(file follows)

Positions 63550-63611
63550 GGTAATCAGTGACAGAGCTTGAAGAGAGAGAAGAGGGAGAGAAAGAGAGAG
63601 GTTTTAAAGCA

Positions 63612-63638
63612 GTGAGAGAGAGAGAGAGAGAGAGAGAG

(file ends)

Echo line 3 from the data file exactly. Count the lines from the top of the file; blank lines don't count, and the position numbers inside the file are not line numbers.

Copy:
63601 GTTTTAAAGCA